practice.
5.  Understand effective use of white space as a design element.
6.  Become familiar with a wide variety of type fonts and their use for
effective communication.
7.  Refine design thinking skills (analytical and intuitive) and the
ability to use one's creative imagination.
8.  Learn to use the digital scanner, laser printer, photocopier and
other design tools.
9.  Become familiar with visual resources:  bokks, magazines, and other
publications for the graphic design field.
10. Learn about the World Wide Web/Internet as a graphics and information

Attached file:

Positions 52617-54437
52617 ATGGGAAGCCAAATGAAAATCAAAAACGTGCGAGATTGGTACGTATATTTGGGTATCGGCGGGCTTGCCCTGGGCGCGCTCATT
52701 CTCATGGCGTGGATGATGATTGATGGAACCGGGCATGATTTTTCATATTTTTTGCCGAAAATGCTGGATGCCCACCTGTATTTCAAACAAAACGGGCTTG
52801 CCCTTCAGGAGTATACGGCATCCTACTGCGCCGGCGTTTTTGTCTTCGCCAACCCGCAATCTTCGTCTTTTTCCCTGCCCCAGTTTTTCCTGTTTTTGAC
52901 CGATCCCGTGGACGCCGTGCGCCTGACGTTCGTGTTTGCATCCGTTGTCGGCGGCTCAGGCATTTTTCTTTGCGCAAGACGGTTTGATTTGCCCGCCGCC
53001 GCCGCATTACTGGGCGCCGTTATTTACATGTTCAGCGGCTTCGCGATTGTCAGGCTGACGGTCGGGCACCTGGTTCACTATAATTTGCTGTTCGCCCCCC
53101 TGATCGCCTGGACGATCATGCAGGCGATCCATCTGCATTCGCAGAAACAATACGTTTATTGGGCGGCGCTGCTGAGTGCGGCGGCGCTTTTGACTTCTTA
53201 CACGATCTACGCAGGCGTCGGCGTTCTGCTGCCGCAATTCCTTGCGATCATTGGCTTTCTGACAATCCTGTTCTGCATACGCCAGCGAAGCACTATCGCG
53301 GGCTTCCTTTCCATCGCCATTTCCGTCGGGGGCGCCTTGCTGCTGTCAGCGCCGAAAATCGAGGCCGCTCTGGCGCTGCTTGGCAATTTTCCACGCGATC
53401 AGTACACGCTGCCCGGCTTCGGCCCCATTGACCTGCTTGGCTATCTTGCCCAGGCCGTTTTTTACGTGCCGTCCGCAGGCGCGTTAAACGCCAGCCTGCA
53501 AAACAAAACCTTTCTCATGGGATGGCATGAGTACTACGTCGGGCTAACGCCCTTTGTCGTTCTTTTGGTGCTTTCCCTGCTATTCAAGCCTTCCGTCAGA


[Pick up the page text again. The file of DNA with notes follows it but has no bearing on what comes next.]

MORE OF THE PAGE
resource.
11. Gain an historical perspective of the important events, individuals
and art/design movements relative to typographic design.
12. Exercise the ability to make critical aesthetic judgements through
participation in class critiques.
13. Become familiar with the vocabulary and terms used by designers.
14. Define health and safety issues that could arise from the use of
artist's tools and materials.
15. Develop projects to build a design portfolio.

Topics and Scope
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The primary intent of Art 51.4 is to develop the foundation for students
wishing to pursue the study of graphic design while continuing to
refine visual literacy and performance using digital tools and media.
This includes:
1.  The ability to integrate new technology into the design process
(computers, scanner, laser printer, photocopies, etc.)
2.  Develop an understanding of visual communication concepts and problem
solving for graphic design.